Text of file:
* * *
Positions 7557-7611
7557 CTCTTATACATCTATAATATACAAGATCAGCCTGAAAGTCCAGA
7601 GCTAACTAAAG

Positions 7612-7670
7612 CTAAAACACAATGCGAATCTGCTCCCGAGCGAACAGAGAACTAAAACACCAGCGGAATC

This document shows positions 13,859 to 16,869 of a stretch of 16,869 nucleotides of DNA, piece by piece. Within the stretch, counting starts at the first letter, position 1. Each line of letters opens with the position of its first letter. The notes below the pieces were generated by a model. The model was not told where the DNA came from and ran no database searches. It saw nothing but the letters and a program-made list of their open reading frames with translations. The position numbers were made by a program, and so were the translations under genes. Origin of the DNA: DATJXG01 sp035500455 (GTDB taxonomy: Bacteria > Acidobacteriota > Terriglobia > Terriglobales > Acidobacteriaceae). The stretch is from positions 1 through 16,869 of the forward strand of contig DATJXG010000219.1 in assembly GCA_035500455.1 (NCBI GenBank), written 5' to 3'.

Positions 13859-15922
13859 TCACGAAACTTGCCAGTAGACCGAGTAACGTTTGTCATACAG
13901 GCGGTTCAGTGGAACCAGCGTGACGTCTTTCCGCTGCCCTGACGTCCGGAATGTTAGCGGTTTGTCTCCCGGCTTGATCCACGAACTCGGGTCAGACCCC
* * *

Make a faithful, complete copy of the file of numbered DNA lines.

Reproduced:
Positions 7557-7611
7557 CTCTTATACATCTATAATATACAAGATCAGCCTGAAAGTCCAGA
7601 GCTAACTAAAG

Positions 7612-7670
7612 CTAAAACACAATGCGAATCTGCTCCCGAGCGAACAGAGAACTAAAACACCAGCGGAATC

This document shows positions 13,859 to 16,869 of a stretch of 16,869 nucleotides of DNA, piece by piece. Within the stretch, counting starts at the first letter, position 1. Each line of letters opens with the position of its first letter. The notes below the pieces were generated by a model. The model was not told where the DNA came from and ran no database searches. It saw nothing but the letters and a program-made list of their open reading frames with translations. The position numbers were made by a program, and so were the translations under genes. Origin of the DNA: DATJXG01 sp035500455 (GTDB taxonomy: Bacteria > Acidobacteriota > Terriglobia > Terriglobales > Acidobacteriaceae). The stretch is from positions 1 through 16,869 of the forward strand of contig DATJXG010000219.1 in assembly GCA_035500455.1 (NCBI GenBank), written 5' to 3'.

Positions 13859-15922
13859 TCACGAAACTTGCCAGTAGACCGAGTAACGTTTGTCATACAG
13901 GCGGTTCAGTGGAACCAGCGTGACGTCTTTCCGCTGCCCTGACGTCCGGAATGTTAGCGGTTTGTCTCCCGGCTTGATCCACGAACTCGGGTCAGACCCC